This is the first report that rapamycin is produced by actinomycetous genera other than Streptomyces. In 1975 Vezina et al. reported that S. hygroscopicus AY B-994 (ATCC 29253) produced the antifungal antibiotic rapamycin (C. Vezina, A. Kudelski and S. N. Sehgal, J. Antibiotics 28, 721-726, 1975).
The many globoid or irregular hyphal masses produced on the surface of the agars resemble sporangia. However, upon a long incubation of up to five weeks, these masses never produced spores characteristic of those of Actinoplanes. The scarce to moderate production of the single conidia on the substrate mycelium are rare among members of Actinoplanes. Conidia produced singly, in chains, or in clusters have been reported in A. utahensis, A. armeniacus, and A. philippinensis, respectively.
The sporangia-like spore clusters appear to lack a wall. It is possible that sporangial wall may disintegrate as soon as spores are formed or that the wall fails to develop when spores mature. In this connection, it is interesting that Willoughby (J. Gen. Microbiol. 44, 69-72, 1966) described an Actinoplanes sp. which is characterized by a filed arrangement of spores both in sporangia and conidiophores systems. The small conidiophore systems resemble the spore clusters of the culture N902-109.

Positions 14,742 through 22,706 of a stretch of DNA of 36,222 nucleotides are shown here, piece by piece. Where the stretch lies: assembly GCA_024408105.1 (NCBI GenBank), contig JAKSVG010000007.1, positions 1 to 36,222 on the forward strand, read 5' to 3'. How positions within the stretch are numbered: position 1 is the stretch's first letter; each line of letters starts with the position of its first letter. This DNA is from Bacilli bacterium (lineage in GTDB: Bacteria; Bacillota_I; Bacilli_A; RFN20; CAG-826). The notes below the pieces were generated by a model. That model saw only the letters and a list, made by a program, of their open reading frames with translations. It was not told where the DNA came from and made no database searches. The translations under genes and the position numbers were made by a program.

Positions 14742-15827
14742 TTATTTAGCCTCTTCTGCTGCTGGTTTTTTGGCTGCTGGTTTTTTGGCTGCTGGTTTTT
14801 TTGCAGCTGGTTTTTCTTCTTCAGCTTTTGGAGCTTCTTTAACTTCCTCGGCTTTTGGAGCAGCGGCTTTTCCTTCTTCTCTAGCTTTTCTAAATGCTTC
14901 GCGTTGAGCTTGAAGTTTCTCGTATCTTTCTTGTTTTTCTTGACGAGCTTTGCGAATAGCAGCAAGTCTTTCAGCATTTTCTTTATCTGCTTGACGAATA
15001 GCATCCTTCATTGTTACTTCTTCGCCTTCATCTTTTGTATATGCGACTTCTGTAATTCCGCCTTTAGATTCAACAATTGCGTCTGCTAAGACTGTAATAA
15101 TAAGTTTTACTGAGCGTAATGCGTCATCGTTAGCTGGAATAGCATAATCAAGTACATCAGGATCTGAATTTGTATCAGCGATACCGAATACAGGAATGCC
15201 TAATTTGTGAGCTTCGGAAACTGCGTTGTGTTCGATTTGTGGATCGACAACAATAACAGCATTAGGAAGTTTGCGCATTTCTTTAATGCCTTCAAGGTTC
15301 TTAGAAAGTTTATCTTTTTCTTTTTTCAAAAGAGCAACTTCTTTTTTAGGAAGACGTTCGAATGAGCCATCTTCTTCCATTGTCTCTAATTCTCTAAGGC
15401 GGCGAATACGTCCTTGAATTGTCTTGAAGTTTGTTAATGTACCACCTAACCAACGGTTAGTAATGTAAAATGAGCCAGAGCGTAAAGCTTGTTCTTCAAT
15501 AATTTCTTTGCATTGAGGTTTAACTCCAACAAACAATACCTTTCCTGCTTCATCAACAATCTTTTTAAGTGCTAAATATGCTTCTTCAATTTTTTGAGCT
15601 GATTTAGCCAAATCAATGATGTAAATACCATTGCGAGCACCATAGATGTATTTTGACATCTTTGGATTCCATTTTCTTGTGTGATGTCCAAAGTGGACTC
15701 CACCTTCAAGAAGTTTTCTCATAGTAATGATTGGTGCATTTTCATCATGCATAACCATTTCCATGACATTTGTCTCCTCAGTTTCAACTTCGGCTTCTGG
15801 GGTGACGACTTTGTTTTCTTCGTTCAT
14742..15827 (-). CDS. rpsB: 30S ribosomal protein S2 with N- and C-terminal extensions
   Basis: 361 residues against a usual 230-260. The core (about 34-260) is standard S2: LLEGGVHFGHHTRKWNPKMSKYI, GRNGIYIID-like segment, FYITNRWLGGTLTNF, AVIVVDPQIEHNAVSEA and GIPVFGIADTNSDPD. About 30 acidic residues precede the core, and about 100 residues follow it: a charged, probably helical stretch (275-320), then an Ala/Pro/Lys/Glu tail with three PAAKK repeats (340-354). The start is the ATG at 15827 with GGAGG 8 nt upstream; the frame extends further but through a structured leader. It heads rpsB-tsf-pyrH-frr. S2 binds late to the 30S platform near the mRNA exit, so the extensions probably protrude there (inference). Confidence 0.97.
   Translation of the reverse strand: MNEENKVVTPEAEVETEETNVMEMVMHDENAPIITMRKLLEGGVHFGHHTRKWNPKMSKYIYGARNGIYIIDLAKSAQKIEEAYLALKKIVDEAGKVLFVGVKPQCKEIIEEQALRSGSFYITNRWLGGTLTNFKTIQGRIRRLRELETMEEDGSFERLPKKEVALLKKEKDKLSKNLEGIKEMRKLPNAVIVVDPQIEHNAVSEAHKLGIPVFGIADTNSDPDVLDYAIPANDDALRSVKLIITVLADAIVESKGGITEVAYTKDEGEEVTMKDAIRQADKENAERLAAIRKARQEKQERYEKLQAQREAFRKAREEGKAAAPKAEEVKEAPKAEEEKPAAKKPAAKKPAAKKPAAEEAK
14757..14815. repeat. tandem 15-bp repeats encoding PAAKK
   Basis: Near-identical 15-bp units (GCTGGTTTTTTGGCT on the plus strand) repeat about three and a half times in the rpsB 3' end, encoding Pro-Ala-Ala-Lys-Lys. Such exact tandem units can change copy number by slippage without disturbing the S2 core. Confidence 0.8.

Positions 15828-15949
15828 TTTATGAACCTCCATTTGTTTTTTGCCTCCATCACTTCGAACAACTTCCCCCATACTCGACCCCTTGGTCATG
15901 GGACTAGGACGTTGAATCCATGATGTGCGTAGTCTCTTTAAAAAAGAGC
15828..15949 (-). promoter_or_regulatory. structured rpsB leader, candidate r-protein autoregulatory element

When compared with known species of Actinoplanes, the culture N902-109 resembles A. kanagawaensis (JP 58-32893 issued Feb. 25, 1983), A. missouriensis Couch, A. auranticolor (Couch) Palleroni, and A. teichomyceticus Parenti, Beretta, Berti & Arioli. However, it differs from A. kanagawaensis and A. auranticolor in the failure to produce hydrogen sulfide, the ability to coagulate milk, and the failure to utilize rhamnose. It is different from A. missouriensis in its failure to reduce nitrate and its failure to utilize rhamnose. Although it shares the same pattern of carbohydrate utilization with A. teichomyceticus, it differs by the smaller sporangia (spore clusters) and spores, the failure to produce melanin and hydrogen sulfide, the failure to reduce nitrate, and the ability to coagulate milk.